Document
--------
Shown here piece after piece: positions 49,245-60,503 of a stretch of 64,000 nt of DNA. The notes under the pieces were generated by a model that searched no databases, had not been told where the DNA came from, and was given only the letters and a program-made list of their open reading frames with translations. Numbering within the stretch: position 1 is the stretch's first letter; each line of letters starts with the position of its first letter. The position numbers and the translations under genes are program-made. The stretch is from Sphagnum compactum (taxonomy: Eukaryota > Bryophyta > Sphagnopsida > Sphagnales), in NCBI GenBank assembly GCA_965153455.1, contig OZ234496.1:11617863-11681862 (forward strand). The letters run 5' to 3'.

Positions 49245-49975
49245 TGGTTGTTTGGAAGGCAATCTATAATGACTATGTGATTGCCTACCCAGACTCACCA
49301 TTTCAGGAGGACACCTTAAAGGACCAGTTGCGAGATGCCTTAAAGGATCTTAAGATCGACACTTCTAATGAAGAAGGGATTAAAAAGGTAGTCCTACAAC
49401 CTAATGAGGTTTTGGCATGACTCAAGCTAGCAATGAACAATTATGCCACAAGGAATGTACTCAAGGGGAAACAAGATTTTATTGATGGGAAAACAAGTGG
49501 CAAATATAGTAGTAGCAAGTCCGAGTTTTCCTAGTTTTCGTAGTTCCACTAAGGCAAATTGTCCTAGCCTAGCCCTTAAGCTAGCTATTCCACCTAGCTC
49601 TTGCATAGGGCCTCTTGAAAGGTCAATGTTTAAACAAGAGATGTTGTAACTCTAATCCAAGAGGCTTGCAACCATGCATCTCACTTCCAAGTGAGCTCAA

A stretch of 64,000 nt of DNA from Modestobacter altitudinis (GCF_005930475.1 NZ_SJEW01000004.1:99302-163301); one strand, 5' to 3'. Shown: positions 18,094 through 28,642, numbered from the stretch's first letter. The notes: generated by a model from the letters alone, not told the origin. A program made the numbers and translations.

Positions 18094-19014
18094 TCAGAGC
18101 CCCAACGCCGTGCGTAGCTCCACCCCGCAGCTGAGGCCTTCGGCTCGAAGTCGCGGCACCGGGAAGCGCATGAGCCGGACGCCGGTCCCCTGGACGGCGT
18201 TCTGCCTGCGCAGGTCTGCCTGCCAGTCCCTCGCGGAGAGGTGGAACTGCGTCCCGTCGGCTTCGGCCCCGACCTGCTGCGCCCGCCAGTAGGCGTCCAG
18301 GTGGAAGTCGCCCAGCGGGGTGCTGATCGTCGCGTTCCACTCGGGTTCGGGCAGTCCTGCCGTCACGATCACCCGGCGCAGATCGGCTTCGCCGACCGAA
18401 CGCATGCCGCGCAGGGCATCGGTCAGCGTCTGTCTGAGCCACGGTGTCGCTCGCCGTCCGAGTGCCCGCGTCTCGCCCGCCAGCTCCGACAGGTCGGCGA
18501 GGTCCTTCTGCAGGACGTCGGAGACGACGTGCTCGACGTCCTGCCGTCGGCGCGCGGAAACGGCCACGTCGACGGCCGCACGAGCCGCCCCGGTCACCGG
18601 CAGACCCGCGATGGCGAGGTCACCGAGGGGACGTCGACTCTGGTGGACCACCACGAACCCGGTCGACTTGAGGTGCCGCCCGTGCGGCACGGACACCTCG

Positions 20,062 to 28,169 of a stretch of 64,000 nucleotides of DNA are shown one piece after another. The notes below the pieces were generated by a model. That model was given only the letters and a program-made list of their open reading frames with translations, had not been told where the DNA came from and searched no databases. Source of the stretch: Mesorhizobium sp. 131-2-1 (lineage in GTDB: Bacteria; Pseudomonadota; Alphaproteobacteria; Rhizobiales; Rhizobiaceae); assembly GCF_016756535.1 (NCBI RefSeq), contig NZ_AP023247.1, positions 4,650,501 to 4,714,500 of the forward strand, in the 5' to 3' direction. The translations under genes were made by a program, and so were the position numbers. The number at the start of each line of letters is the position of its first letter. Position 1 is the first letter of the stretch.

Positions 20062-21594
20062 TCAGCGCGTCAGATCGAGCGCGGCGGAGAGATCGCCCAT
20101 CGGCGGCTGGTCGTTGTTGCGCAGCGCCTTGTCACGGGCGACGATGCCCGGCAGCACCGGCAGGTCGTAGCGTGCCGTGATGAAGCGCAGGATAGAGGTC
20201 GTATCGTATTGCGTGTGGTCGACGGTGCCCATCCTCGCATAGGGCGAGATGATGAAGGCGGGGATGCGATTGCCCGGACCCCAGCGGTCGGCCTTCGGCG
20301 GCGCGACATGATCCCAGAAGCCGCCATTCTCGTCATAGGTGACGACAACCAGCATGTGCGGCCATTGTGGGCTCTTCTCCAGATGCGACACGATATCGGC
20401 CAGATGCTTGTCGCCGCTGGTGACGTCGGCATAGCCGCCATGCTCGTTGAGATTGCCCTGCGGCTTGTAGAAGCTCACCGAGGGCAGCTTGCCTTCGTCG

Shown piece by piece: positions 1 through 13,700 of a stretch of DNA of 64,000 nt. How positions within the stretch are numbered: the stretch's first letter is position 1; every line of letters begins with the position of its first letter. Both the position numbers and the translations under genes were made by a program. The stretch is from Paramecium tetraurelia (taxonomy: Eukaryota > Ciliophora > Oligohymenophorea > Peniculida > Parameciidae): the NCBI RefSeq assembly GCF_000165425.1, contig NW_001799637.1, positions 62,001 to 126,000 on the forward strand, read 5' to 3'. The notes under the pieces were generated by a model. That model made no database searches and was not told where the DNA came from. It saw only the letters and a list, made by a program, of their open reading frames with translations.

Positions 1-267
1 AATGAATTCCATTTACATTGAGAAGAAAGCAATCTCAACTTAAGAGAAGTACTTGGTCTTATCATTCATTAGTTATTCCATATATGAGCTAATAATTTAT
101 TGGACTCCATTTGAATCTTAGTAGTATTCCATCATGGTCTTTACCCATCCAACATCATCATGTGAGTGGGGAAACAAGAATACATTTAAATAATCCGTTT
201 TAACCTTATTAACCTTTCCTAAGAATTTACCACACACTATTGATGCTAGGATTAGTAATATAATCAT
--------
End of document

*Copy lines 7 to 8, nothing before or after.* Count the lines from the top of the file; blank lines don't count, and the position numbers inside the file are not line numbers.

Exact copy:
49601 TTGCATAGGGCCTCTTGAAAGGTCAATGTTTAAACAAGAGATGTTGTAACTCTAATCCAAGAGGCTTGCAACCATGCATCTCACTTCCAAGTGAGCTCAA

A stretch of 64,000 nt of DNA from Modestobacter altitudinis (GCF_005930475.1 NZ_SJEW01000004.1:99302-163301); one strand, 5' to 3'. Shown: positions 18,094 through 28,642, numbered from the stretch's first letter. The notes: generated by a model from the letters alone, not told the origin. A program made the numbers and translations.